Its targets are born of electromagnetic work which Stanyer and his team believe may highlight brine-bearing zones in the Clayton Valley basin. “I know it’s definitely possible,” he said.
Meantime, Stanyer notes Nevada Sunrise is assessing regional properties beyond the Valley for prospective brine targets. He, as others, see potential for Clayton Valley like deposits in similar settings further afield.
Stanyer expects drilling at Neptune to start in February and the junior is fully budgeted. In late 2015 the company raised about $1 million, @ 0.$15 with a full warrant, through two private placements.
Finally, turning away from lithium and Nevada, I checked in with Wolfden Resources (WLF-V). Last I spoke with Donald Hoy, Wolfden President, the junior was more focused on its New Brunswick VMS targets follwing its IPO in 2012.
But mid-last year Wolfden turned its attention to Manitoba, and the Snow Lake region, well known for its base metals, and a newish property called Rice Lake. It’s after nickel and related base metals and, as the case may be, PGMs.
Hoy always had his eye on Rice Lake. It’s old Inco ground that until very recently Vale held. It was last seriously explored, Hoy notes, in the 1950s and 1960s, but yielded some promising drilling results in a nickel-mineralized deposit with notably broad and at times strong nickel grades (~1-3%).
He liked it enough that in the run up to the Wolfden Resources IPO and listing in 2012, he contacted Vale to see if they might sell it to him.
Indeed, he made an offer. He inquired if they would consider optioning it to Wolfden for a $7.5-million work promise and and ~500,000 shares in Wolfden. Of course, the markets just three years ago were a little different than today’s.
Vale declined. In part, Hoy notes, the company had yet to decide on a policy of what to do with such ground and whether it wanted to keep a hold on it. Still, Hoy watched the Manitoba claims map.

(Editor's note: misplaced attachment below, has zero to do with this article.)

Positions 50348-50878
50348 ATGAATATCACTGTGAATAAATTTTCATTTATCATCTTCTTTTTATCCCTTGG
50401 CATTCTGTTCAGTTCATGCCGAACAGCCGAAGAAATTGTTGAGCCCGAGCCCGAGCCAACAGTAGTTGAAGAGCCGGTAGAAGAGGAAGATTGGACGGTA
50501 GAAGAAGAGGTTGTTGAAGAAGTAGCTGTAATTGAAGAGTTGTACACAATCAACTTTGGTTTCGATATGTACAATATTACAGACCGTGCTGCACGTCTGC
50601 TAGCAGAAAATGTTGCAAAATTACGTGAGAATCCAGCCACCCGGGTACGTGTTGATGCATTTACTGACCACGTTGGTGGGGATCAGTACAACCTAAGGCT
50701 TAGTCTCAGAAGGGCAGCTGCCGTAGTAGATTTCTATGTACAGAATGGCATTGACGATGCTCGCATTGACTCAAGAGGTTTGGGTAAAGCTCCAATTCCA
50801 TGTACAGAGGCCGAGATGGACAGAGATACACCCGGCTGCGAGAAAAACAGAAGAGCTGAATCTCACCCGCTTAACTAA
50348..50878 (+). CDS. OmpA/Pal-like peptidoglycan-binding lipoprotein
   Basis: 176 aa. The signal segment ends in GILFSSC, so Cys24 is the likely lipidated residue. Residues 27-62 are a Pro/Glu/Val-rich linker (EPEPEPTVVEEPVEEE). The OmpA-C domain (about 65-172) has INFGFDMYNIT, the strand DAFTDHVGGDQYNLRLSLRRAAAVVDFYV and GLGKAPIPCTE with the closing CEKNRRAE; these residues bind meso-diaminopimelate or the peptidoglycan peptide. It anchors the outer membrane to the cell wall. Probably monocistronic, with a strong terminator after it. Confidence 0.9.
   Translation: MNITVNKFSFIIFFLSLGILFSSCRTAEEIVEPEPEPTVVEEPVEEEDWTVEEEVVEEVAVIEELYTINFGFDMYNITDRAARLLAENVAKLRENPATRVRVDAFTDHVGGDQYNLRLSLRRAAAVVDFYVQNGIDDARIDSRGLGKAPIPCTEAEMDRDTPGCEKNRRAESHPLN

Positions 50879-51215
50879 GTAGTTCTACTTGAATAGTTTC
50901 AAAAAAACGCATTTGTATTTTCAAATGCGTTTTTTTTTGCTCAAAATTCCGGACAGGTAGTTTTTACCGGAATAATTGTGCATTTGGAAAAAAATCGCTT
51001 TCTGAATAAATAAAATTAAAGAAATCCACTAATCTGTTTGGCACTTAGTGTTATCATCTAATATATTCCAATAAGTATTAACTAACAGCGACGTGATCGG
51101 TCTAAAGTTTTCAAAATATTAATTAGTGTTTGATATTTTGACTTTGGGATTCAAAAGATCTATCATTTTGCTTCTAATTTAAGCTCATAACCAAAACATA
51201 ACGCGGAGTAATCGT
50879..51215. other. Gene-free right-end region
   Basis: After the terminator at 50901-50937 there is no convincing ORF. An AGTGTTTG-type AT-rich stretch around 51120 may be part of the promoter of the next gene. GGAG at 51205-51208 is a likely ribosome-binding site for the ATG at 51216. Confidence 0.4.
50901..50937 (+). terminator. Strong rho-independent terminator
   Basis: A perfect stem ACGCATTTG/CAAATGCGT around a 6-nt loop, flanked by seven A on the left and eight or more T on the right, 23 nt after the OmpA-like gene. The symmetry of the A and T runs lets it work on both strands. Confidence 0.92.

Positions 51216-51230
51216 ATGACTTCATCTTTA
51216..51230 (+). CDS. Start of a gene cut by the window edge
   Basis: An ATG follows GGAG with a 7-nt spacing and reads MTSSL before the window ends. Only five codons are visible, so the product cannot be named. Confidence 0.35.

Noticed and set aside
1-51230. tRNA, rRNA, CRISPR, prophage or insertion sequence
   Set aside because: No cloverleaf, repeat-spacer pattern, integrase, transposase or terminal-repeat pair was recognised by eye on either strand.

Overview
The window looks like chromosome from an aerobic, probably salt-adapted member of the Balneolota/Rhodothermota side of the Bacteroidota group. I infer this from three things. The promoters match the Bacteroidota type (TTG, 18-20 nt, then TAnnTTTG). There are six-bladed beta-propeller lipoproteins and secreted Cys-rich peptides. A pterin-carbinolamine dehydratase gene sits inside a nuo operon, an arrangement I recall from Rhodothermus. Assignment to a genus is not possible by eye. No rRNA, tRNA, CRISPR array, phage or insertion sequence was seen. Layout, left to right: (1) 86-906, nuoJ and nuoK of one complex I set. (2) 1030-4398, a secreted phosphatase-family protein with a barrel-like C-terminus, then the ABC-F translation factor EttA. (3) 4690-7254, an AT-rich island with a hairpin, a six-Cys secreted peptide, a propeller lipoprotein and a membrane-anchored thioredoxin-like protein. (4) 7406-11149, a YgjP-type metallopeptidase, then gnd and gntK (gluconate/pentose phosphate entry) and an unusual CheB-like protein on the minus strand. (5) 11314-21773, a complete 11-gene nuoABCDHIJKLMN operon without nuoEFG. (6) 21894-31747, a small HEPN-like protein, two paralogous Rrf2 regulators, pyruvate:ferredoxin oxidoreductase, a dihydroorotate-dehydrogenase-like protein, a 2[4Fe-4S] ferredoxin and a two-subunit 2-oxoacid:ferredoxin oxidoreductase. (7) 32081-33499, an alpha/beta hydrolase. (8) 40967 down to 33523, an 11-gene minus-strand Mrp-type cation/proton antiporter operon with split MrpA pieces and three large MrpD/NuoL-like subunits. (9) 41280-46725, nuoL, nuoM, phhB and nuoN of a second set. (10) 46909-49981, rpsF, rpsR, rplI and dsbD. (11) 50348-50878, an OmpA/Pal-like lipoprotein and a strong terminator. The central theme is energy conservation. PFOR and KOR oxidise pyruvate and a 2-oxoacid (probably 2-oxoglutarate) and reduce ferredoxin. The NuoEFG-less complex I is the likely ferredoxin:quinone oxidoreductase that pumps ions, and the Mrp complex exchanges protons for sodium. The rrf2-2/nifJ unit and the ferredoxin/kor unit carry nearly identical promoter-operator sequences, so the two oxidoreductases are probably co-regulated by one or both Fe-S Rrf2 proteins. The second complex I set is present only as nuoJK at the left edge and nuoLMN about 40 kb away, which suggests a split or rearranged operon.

In April 2015 the property came up free. Vale had dropped the claims. “And in the end we picked up 100% of it for the cost of the claim staking fees,” Hoy said, somewhat bemused.
Since, Wolfden has confirmed historic work on the property with drilling in the fall and redone geophysics with, clearly, more modern techniques. Part of the story is confirming historic grades in the main, pipelike deposit on the property. This has led to intercepts such as 1.18% nickel and 0.69% Cu over 52 metres.
More recently it has also led to the discovery of a new structure with nickel mineralization associated with a VTEM anomaly beneath and emanating away from the main deposit hosted in sedimentary rock. “We think it’s a conduit,” Hoy said, but making it clear that the understanding of the main deposit and related mineralization is poor, so far.
Hits on the new structure include 1.14% Ni and 0.70% Cu over 14m starting about 78 metres downhole. Wolfden will continue drilling the new structure, associated with a geophysics anomaly about 500m long, in the coming months as well as outlining the better known main deposit and doing more detailed geophysics, include fixed-loop surveys.
Hoy also wants to test the handful of other VTEM anomalies that have turned up in recent work. “I want to demonstrate the property contains other deposits,” he said.
In December Wolfden raised $360,000 through a private placement of flow-through shares @ $0.10 with a half-share purchase warrant.
And a final note. Still no word from Equitas.
Disclosure: Author owns no shares in companies mentioned. Pacific Website Company Inc. (CEO.CA parent company) has a business relationship with Lithium X and several members of the CEO.CA team are Lithium X shareholders and from time to time may trade in the shares of Lithium X without notice to readers.